In fact, if you recently passed up that ribeye steak at the grocery because of its $10-a-pound pricetag, the price of gas has already changed your diet. Food is now a petroleum-based product, and as oil costs soar, so does the cost of food.Read the whole AJC article here.
Thanks to misbegotten government fuel subsidies, for example, vast acreages of farmland are being diverted to raising corn for ethanol production, and that’s corn that the cows aren’t eating. In addition, most of the pesticides and herbicides used to grow our food are petroleum-based, as are many fertilizers. Fertilizers heavy in ammonia, for example, are critical in grain production. They’re created from natural gas, and since the price of natural gas has almost quadrupled in the past 10 years, the price of fertilizer, and thus grain, has soared as well.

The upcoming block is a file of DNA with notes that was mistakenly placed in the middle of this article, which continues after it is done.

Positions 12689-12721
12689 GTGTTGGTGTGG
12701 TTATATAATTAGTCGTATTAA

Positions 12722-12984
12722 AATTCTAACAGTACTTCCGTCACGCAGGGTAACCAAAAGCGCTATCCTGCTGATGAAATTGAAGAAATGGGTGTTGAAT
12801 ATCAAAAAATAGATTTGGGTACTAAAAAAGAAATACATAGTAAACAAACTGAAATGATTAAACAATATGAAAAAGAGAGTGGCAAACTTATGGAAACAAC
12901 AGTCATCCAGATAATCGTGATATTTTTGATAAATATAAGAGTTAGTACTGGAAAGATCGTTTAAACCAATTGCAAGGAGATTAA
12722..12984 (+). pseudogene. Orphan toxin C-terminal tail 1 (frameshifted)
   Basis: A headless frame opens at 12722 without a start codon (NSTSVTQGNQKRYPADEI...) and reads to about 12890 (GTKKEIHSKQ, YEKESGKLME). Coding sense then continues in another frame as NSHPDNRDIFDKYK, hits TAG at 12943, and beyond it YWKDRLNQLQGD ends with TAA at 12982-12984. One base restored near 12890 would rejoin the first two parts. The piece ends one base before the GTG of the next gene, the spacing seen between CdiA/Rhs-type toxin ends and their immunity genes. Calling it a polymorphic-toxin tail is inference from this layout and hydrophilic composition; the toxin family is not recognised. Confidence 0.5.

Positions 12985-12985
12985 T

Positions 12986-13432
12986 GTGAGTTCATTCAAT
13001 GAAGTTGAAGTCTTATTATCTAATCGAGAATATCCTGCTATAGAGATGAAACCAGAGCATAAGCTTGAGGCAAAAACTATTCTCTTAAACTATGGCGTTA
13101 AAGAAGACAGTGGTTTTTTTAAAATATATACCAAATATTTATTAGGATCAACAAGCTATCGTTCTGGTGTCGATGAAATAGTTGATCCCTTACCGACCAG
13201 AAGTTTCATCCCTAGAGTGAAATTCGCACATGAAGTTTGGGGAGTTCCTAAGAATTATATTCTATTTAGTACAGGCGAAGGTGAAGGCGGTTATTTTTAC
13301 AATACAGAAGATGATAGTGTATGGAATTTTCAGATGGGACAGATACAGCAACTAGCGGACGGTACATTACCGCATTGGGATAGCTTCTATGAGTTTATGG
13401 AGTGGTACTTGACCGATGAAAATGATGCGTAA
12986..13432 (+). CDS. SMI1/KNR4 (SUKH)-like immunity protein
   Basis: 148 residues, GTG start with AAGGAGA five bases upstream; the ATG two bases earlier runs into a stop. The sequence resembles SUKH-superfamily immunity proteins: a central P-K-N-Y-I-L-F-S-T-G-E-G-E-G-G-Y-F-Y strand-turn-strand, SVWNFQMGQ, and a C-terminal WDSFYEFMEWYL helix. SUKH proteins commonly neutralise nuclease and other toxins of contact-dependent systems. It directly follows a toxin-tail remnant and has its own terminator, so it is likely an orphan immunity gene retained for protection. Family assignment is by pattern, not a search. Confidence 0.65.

Until now, cheap energy also has helped to shape our living arrangements. In places such as metro Atlanta, where the urban core no longer serves as the center of gravity, development has sprawled into suburbs and exurbs. People in search of cheaper housing or more space could just keep driving farther and farther from their job sites until they found housing that met their needs.
But $4-a-gallon gasoline puts a tether around their necks, pulling them closer to the core. With gas prices so high, someone who drives 30 miles to work each morning in a 20-mpg vehicle will have to spend $12 a day just on gasoline.
Monday, May 5, 2008
Headline: "$4 gas will change lifestyles":